Accordingly, this board endorses Steven Kirkland for the 113th District Court.
157th DISTRICT COURT
Judge Randy Wilson, a Republican who has served in office for three full terms, has in some respects forgot the true meaning of being an impartial adjudicator. In case after case, attorneys who practice in his court tell us that he favors big interests over smaller ones. Nothing against him personally, but that style of Judging just isn’t right for Harris County.
Jim Peacock, his Democratic opponent, is a well-respected civil litigator, who would better understand neutrality on the bench. Attorneys from across the political spectrum note his non-partisanship and objective approach to complicated disputes. He would make an all-around better judge.
Accordingly, this board endorses Jim Peacock for the 157th District Court.
189th DISTRICT COURT
Judge Bill Burke, a twelve year veteran on the court, is a fair and neutral jurist who treats all parties with respect while objectively considering their cases. An active Republican, he notoriously checks his politics at the door and fairly considers all the cases before his court.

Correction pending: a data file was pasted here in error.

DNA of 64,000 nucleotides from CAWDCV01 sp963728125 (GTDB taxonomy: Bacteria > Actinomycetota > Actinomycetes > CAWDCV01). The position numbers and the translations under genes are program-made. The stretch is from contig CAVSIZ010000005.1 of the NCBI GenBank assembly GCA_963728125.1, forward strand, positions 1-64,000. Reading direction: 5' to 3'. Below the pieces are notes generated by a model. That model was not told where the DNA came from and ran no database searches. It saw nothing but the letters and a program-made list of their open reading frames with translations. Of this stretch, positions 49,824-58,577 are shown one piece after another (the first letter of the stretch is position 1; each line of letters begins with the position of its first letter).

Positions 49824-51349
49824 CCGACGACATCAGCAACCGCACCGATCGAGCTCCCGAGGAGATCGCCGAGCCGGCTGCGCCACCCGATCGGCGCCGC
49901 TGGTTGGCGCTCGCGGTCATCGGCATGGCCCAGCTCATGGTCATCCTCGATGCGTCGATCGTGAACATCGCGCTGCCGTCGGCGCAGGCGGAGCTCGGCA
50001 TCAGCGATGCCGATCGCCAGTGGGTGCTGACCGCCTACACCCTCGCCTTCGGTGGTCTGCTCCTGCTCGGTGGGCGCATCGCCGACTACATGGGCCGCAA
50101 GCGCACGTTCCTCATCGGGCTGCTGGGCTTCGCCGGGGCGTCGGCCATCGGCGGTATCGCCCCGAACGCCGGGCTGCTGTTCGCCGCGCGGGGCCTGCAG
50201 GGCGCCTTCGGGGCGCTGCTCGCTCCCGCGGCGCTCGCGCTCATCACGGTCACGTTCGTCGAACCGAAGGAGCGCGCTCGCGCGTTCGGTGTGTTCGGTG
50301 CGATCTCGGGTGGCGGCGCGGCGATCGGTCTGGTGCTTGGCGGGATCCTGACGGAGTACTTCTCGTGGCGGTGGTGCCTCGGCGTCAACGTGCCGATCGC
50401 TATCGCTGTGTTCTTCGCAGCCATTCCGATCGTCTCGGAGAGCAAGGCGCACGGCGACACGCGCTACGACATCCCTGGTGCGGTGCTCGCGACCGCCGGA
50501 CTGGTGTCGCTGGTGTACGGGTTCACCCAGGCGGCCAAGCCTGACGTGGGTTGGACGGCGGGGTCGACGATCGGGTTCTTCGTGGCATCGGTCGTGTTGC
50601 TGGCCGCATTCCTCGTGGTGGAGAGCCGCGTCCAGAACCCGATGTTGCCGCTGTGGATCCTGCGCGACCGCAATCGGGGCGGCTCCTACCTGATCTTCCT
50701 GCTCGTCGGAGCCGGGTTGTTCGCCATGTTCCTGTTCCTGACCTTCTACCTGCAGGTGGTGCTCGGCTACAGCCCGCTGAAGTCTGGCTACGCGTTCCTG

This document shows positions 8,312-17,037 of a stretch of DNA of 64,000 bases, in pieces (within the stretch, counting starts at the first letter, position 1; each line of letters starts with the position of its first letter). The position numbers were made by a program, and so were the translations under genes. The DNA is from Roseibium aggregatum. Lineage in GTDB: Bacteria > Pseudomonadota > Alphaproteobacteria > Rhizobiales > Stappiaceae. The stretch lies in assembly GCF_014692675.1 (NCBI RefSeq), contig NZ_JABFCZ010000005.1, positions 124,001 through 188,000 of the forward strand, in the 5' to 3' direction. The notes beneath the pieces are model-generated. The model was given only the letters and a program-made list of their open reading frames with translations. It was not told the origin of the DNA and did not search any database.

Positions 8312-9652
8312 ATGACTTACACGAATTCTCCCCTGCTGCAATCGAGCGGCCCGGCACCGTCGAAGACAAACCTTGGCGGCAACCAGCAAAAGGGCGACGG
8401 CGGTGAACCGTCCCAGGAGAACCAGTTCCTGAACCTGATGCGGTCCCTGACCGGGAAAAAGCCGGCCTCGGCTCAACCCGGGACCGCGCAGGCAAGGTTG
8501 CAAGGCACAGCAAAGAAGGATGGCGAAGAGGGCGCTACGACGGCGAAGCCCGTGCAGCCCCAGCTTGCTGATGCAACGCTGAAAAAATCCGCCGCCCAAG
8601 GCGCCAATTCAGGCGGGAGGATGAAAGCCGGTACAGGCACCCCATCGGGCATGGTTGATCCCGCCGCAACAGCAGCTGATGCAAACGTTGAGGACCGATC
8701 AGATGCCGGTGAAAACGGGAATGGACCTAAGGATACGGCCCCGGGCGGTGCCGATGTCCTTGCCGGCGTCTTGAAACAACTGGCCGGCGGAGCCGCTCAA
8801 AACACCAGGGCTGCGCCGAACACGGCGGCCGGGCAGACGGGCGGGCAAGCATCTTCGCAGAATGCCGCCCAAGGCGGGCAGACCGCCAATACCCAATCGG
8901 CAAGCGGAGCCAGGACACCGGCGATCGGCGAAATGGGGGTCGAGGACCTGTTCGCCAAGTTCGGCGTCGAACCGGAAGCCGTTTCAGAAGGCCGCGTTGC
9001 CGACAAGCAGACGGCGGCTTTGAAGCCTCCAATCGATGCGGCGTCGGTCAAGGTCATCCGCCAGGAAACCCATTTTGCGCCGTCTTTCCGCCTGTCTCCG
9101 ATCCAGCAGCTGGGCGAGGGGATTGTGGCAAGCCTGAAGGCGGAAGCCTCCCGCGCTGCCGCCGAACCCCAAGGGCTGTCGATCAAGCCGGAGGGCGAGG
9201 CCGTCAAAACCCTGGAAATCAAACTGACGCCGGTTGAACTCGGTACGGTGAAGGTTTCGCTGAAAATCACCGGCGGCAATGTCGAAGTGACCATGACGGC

Ursula Hall, a longtime Municipal Judge and the Democratic candidate for this bench, is indubitably well-qualified to be a fantastic Judge. Hall also is active in promoting fairness throughout the entire legal system, embodying progressive values in a way that is constructive but not detrimental to her impartiality as a judge. The choice between her and Burke is a tough one.
On the balance, we tend to think that if the court isn’t broken, don’t fix it, so we will stick it out with Burke. But we fully encourage our readers to consider if your priority is a progressive mindset on the bench rather than merely a well-tempered Judge. If that is the type of official you are looking for, Hall is your candidate.
Accordingly, this board endorses Bill Burke for the 189th District Court.
190th DISTRICT COURT